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Mexico, on the verge of authoritarianism like never before after the triumph of Claudia Sheinbaum

With both houses of Congress under its power, the Government of Mexico now has carte blanche to do and undo.

Mexican President Andres Manuel Lopez Obrador (L) listens to Mexico City Mayor Claudia Sheinbaum during a press conference in Mexico City on January 20, 2023. The president gave details of the twelve people arrested who were involved in the failed attack on Mexican journalist Ciro Gomez Leyva on December 15, 2022. (Photo by ALFREDO ESTRELLA / AFP)

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After the resounding victory this Sunday in the federal elections of the ruling coalition, Mexico is approaching a fully authoritarian system like never before. Although outgoing, President Andrés Manuel López Obrador achieved a concentration of power that the immense North American country had never experienced in its democratic era. The danger is real.

Claudia Sheinbaum, the one chosen by López Obrador to succeed him, prevailed over the opponent Xóchitl Gálvez with the impressive percentage of 59.35%, compared to 27.9%. Gálvez was humiliated despite going to the elections with the protection of a coalition formed by the traditional parties National Action Party (PAN), the Institutional Revolutionary Party (PRI) and the Party of the Democratic Revolution (PRD). It was an unprecedented event.

As my friend Juan P. Villasmil wrote in The Spectator, it's as if "an independent Bernie Sanders or Donald Trump beat a coalition made up of Republicans and Democrats."

In this way, the Government, based on its National Regeneration Movement party (Morena), It changed the political landscape of Mexico forever. And thus, too, began a new and dark era for the Latin American power.

Added to Sheinbaum's victory, Morena, together with its allies the PT and the PVEM, could achieve a qualified majority in both chambers of Congress. The projection, according to the quick count, is that in the Chamber of Deputies the Government coalition would achieve between 346 and 380 seats. For the qualified majority you would need 334.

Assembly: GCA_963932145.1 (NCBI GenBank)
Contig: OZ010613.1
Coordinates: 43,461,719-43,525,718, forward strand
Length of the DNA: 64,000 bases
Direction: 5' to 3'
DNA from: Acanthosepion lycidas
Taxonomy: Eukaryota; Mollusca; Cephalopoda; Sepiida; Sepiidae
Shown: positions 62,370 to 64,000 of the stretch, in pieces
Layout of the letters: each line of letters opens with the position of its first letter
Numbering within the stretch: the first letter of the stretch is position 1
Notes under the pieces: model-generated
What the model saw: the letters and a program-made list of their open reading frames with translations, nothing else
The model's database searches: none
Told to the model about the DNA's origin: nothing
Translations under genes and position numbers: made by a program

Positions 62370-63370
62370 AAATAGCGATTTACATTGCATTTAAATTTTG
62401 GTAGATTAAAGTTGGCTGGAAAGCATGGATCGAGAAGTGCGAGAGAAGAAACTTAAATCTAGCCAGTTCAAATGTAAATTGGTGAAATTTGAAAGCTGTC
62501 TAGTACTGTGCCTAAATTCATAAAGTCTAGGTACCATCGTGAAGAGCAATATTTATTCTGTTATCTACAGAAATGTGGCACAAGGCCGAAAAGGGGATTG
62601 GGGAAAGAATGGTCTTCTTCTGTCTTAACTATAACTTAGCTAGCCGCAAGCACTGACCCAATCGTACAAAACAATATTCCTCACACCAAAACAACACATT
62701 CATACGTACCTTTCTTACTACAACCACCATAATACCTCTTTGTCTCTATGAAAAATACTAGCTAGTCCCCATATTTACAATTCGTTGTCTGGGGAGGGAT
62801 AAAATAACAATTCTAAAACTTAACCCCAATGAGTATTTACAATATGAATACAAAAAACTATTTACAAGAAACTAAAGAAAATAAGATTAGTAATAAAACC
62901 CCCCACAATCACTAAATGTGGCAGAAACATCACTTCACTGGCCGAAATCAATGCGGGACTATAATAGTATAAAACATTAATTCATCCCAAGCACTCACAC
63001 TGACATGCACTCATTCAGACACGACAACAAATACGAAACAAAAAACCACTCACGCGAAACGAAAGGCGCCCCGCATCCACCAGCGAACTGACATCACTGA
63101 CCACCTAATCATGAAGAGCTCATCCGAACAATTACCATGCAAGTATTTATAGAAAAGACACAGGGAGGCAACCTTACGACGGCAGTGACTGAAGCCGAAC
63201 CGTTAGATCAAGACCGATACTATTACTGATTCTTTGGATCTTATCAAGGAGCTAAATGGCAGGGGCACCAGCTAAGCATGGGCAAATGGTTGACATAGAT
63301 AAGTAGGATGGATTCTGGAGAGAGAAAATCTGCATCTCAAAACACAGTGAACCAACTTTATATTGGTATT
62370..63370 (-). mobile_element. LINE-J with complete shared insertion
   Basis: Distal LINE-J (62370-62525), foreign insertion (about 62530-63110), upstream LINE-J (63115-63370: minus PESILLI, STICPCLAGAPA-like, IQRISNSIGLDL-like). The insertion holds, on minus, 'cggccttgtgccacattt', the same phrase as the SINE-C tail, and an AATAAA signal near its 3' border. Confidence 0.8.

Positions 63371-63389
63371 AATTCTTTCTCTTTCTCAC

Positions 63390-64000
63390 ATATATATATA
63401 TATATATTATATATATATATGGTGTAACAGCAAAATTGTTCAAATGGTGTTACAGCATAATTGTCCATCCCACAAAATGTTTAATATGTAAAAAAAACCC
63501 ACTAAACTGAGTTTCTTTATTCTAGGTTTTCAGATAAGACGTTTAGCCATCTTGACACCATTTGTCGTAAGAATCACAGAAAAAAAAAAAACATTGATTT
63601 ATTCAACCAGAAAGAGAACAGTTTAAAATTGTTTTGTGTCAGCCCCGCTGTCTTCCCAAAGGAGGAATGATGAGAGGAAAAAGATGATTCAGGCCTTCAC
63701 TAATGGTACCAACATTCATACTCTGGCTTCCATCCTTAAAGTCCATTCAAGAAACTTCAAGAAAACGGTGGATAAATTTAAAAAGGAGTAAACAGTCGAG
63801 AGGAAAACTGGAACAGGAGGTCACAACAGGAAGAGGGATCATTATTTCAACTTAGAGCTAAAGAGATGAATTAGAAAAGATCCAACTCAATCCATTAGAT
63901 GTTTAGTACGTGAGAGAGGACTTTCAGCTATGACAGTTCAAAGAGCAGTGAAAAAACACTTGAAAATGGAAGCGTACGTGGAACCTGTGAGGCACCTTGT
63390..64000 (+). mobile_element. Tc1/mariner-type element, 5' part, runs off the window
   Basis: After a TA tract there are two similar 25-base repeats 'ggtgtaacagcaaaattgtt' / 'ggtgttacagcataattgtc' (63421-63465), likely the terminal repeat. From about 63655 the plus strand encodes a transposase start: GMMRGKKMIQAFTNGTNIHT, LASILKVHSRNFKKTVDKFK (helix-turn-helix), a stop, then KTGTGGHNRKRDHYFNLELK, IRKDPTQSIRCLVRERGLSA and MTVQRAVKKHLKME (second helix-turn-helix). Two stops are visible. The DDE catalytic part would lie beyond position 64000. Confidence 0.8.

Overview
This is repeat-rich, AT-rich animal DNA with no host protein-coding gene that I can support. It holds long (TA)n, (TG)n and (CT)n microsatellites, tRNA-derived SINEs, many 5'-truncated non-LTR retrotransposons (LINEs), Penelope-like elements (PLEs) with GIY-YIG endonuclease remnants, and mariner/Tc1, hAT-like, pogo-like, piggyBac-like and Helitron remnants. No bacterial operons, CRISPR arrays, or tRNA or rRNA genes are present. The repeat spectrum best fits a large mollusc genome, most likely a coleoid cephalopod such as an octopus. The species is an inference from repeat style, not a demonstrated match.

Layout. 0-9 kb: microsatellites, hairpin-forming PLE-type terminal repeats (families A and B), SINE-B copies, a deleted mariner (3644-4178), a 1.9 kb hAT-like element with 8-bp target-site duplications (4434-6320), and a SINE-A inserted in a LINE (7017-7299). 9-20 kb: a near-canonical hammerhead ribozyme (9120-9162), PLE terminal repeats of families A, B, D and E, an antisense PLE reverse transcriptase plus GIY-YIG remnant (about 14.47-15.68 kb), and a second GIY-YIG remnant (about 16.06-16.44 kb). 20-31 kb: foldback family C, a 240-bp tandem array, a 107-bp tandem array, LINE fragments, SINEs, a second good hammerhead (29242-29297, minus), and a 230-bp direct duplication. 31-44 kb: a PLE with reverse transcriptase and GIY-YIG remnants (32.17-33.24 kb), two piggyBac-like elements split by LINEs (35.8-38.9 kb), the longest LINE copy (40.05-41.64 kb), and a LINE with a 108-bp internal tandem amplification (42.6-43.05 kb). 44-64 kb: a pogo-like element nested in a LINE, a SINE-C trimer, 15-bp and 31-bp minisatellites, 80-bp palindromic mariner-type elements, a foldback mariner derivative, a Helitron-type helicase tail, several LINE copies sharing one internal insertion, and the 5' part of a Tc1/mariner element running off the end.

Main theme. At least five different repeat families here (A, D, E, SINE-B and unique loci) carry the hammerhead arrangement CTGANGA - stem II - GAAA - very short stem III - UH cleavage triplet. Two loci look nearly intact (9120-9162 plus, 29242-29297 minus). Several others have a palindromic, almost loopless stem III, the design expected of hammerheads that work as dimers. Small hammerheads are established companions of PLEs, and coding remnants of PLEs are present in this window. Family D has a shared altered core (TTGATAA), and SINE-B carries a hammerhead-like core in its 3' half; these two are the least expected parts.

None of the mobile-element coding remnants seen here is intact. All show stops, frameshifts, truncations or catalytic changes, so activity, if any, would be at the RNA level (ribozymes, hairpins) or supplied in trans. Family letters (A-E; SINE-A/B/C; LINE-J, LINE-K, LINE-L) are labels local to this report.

As for the Senate, López Obrador's bloc would have between 76 and 88 seats. You need at least 85 senators.

If Congress, plus the Presidency, wins, the Government would practically have carte blanche to do and undo. The future is uncertain, but López Obrador's last six years could offer us a glimpse.

Claudia Sheinbaum after declaring herself the winner of the federal elections in Mexico, this June 3. (Xinhua/Francisco Cañedo)

"The six years of destruction"

Andrés Manuel López Obrador is a difficult politician to describe. Although with leftist rhetoric and profound social policies, the great stain on his time in Government was the security problems.

Under the slogan of "hugs, not bullets," López Obrador came to power in 2018 with the promise of pacifying a Mexico that suffered from the rampant control of territories by drug trafficking cartels. But everything got worse. Under his government it is estimated that more than 200 thousand people were murdered, more than 30 thousand a year. Also, tens of thousands disappeared without a trace.

According to studies, cartels control a third of all of Mexico. They have imposed terror. In the regions where they operate, the State does not exist. Businessmen, merchants and security submit to the cocaine lords.

"The six years of López Obrador's presidency have been the most violent in Mexico's modern history. We cannot know the exact number of those murdered, because López Obrador destroyed the independence of the national statistics agency. Today, crime figures are often manipulated for political purposes," reads an extensive article written by David Frum for The Atlantic.

"The majority of murders in Mexico are not the result of personal disputes or casual street violence," Frum continues, "Mexico is being attacked by what has been aptly called a 'criminal insurgency.'"

In fact, in March of last year, during a Senate hearing, United States Secretary of State Anthony Blinken said that drug cartels are in control of parts of Mexico after expelling the Government.

Ian Vásquez and Daniel Raisbeck write in an article for the Cato Institute that "cartels control a third of the country. In addition to drug trafficking, they are dedicated to human trafficking and extortion of small and large companies throughout Mexico. To protect their territory, criminal organizations have launched a wave of political violence."